Patrick Pearson specialises in teaching the Alexander Technique to rowers. When I met him at Henley I was deeply sceptical about AT. It seemed to require being deeply in touch with what’s happening in your body – and my body and mind seem be on non-speakers. When my osteopath was inflicting unnatural contortions on me and asking, “Can you feel that release?” I’d had to confess that I’d felt diddly-squat.

But now I may have to revise my opinions. Patrick drove from Wales to Emsworth to give me an AT session, and it was a revelation. The basic principle of AT is that the mind and body are one and do not operate independently of one another. It emphasises Primary Control – a desirable, expansive, dynamic relationship between the head, neck and back, which affects all other co-ordinations and movements.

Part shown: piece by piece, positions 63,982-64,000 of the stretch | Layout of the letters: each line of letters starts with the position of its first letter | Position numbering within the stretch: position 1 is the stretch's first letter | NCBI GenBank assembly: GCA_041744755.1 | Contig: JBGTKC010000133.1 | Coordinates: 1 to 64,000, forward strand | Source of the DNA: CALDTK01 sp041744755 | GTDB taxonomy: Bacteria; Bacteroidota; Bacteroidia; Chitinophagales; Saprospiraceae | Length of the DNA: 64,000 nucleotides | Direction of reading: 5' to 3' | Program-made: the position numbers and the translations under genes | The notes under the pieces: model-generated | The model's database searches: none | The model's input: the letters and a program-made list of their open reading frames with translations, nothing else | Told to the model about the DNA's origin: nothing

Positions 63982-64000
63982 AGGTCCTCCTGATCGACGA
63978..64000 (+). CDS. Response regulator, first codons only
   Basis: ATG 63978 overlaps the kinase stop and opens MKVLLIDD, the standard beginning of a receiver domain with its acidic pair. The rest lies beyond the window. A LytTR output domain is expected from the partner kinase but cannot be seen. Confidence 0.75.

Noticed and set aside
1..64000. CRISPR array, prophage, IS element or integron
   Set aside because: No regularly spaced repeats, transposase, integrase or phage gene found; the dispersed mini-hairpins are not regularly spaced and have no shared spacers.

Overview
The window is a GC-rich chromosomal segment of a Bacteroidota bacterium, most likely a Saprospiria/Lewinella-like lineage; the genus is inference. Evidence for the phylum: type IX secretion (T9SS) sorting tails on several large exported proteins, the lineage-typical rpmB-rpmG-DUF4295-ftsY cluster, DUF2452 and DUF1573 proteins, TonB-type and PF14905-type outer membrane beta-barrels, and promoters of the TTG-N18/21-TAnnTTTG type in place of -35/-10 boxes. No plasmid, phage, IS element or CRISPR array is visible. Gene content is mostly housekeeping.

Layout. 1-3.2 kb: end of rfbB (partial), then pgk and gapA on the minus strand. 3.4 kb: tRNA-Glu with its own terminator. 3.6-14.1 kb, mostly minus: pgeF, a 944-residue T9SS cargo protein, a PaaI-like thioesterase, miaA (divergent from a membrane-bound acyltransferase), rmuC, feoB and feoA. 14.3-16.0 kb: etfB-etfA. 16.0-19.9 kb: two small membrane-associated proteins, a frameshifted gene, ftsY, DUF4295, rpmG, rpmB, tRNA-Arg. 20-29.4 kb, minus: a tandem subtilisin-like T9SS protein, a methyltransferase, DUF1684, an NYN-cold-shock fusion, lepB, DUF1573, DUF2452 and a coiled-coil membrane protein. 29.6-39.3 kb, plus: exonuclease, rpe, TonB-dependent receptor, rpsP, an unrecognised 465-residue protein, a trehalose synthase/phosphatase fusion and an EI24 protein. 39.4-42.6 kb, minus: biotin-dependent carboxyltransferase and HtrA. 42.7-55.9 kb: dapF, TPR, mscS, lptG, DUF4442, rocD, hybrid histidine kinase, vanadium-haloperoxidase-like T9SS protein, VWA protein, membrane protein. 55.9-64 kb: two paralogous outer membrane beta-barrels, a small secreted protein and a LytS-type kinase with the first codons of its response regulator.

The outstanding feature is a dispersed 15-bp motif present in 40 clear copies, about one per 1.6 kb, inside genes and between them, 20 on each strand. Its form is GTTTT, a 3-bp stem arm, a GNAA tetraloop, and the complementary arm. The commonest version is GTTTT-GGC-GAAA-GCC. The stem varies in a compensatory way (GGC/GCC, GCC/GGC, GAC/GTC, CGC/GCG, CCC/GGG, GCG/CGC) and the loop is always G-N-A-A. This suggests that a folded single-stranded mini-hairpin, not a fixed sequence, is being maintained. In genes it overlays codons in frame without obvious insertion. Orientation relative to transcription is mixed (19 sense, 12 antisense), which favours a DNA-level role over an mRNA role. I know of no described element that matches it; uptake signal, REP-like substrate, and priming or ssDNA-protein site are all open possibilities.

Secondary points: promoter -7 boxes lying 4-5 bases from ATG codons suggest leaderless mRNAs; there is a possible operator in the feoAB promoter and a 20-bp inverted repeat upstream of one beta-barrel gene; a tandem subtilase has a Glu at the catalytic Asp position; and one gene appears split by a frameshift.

In practical terms, this means it feels damned good. I can see why the expansive relationship between head, neck and back is desirable – it felt akin to a two-hour massage. After a laying-on-of-hands, I felt taller and straighter and poised.

I became aware that most of my adult life I’ve walked around with my head crunching down towards my torso, like a tortoise. Because of the mind/body link, when my head is up and my neck relaxed but straight, I feel so much better.

Try it – it works!

Patrick Pearson

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